Women News

Speech: Accelerating Action for Gender-Responsive Disaster Risk Reduction

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Time is not on our side, dear friends; we are already halfway to 2030. We face worsening climate impacts and uncontrolled environmental degradation.

Disasters are intensifying at an alarming rate. More extreme weather conditions, combined with poor planning and adaptation measures, expose millions of people who do not have recourse to social protection, to the loss of homes, lives and livelihoods.

This exposure to damage is not uniform. As the mid-term review reports of the Sendai Framework reveal, despite their capacities, women and girls are being left behind and left behind, caught in a vicious cycle of impact and neglect.

Overall, women are disproportionately affected during and after disasters. We can see it everywhere we look, from their death rates to their interrupted education, their damaged health, their experiences of violence, their lost livelihoods and their malnutrition.

And yet, with so much to gain from appropriate solutions, women continue to be largely excluded from disaster risk reduction and resilience processes. The omission of women’s participation and leadership fundamentally threatens our collective resilience and ability to address climate challenges.

Conversely, women’s perspectives and engagement at all levels lead to better resilience outcomes for communities and marginalized groups, strengthening disaster risk reduction policies and mechanisms. Research conducted in 2019 across 91 countries demonstrates that electing female politicians helps enact ambitious climate policies.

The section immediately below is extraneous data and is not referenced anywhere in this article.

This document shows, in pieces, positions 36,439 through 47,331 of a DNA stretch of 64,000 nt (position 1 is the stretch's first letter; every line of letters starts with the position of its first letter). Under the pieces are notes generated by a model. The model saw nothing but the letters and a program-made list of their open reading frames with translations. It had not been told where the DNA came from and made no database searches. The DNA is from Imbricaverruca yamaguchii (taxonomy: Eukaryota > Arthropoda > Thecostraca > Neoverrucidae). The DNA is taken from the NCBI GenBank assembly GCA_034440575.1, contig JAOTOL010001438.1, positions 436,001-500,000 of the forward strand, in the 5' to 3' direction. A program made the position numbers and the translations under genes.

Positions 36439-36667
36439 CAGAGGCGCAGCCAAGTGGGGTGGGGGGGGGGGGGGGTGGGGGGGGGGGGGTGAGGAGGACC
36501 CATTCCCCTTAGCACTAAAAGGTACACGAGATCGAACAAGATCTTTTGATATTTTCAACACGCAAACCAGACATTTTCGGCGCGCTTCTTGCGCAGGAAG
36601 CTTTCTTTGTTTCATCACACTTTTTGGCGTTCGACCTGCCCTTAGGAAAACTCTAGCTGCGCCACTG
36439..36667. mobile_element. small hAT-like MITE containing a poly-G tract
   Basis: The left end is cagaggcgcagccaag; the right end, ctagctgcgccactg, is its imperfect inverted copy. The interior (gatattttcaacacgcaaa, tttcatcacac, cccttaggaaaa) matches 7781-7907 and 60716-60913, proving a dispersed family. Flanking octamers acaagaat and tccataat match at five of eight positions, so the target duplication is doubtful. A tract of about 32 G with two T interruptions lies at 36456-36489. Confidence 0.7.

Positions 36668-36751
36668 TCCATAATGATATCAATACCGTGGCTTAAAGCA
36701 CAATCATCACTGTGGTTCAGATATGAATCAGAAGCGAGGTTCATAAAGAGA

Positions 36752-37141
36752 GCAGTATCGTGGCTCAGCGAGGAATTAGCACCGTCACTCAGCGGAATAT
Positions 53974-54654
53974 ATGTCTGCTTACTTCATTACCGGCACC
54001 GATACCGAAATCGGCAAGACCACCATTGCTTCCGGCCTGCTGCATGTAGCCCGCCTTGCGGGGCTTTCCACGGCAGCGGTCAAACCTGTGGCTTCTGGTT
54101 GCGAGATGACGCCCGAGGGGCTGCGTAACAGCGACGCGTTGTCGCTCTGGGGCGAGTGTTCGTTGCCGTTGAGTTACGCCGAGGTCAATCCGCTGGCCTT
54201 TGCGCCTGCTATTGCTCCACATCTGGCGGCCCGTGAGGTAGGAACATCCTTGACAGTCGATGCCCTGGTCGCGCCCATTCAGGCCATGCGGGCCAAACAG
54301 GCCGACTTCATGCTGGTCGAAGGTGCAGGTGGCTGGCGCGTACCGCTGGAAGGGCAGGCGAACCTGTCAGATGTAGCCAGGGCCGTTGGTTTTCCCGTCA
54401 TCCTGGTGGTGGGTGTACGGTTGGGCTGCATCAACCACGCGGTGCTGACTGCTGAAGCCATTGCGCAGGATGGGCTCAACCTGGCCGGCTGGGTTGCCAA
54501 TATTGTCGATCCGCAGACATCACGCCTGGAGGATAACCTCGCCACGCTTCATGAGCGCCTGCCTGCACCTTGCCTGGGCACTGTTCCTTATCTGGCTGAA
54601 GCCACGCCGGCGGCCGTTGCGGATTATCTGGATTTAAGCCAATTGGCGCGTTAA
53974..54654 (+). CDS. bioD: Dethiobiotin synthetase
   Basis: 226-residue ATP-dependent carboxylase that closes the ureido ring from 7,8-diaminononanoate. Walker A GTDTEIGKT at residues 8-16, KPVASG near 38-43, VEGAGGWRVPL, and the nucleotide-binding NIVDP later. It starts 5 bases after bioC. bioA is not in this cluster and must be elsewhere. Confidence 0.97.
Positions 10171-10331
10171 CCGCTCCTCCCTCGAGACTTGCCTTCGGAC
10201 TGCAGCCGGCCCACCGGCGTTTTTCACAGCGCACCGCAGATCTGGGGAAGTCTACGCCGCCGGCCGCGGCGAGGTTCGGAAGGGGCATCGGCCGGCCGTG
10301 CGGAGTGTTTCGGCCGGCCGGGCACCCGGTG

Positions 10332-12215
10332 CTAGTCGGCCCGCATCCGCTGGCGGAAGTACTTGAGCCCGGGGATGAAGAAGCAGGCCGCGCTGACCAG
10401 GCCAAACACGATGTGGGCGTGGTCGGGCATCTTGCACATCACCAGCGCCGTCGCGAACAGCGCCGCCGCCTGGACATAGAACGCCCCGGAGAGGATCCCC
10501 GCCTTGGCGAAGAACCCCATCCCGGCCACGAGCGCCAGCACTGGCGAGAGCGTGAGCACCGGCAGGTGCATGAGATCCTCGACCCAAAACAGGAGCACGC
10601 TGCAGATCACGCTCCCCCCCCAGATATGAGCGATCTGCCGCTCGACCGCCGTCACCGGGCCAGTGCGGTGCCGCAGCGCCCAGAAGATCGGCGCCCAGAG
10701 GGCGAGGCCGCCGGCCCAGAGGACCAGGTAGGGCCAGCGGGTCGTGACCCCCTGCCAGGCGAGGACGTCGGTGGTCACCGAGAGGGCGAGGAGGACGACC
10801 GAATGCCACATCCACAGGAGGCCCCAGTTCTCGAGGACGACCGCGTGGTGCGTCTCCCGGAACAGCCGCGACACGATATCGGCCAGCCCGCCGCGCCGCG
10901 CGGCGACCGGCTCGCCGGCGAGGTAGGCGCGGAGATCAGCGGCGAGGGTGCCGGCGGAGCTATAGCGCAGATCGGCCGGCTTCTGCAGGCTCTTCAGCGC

The more women we have in positions of power, the more likely we are to have more ambitious and rigorous climate change and disaster risk reduction policies, greater emphasis on quality of life and better health and education outcomes for all.

One of the greatest strengths of the Sendai Framework since its inception is the recognition of the importance of local contexts and communities shaping their own responses.

Women lift up their families and communities after droughts, they lift them up after floods and they lift them up after hurricanes, to bring them back to stability. Where crises converge, as we have seen in the Pacific and the Lake Chad Basin region, women step in, especially when they have access to finance, knowledge and political agency. Women are the true face of resilience. I’m sure you all agree with me.

The mid-term review gives us a crucial opportunity to leverage women’s agency and leadership for more effective and gender-responsive implementation of the Sendai Framework.

A gender action plan for the Sendai Framework will provide the much-needed roadmap for more coordinated action.

Let me also recall that Member States united in supporting the creation of a Gender Action Plan at last year’s session of the Commission on the Status of Women, the Global Platform on Disaster Risk Reduction in Bali and the Asia-Pacific Ministerial Conference.

Today, UN Women, UNDRR and UNFPA joined forces to highlight that disaster risk and gender inequality are intertwined challenges. We will only achieve our goals if we put women’s leadership at the heart of our work to build our collective resilience.

As part of this partnership, UN Women stands ready to support Member States and all other stakeholders to scale up gender-responsive disaster risk reduction.

Our Women’s Resilience to Disaster program, generously funded by Australia – thank you Australia – enables us to work with over 400 women’s organizations specializing in climate and disaster resilience, in 61 countries and counting. It also allows us to amplify the voices of brilliant women leaders from small island developing states in the Pacific, such as Vasiti Soko, who moderates this session. She is the director of the Fiji National Disaster Management Office. Welcome Vasiti.

Resolve to seize the momentum of the mid-term review to make our disaster risk reduction efforts more equitable and unleash the powerful potential of women’s leadership for resilience and for a more sustainable and prosperous world.

Thank you and wish you a very good session.

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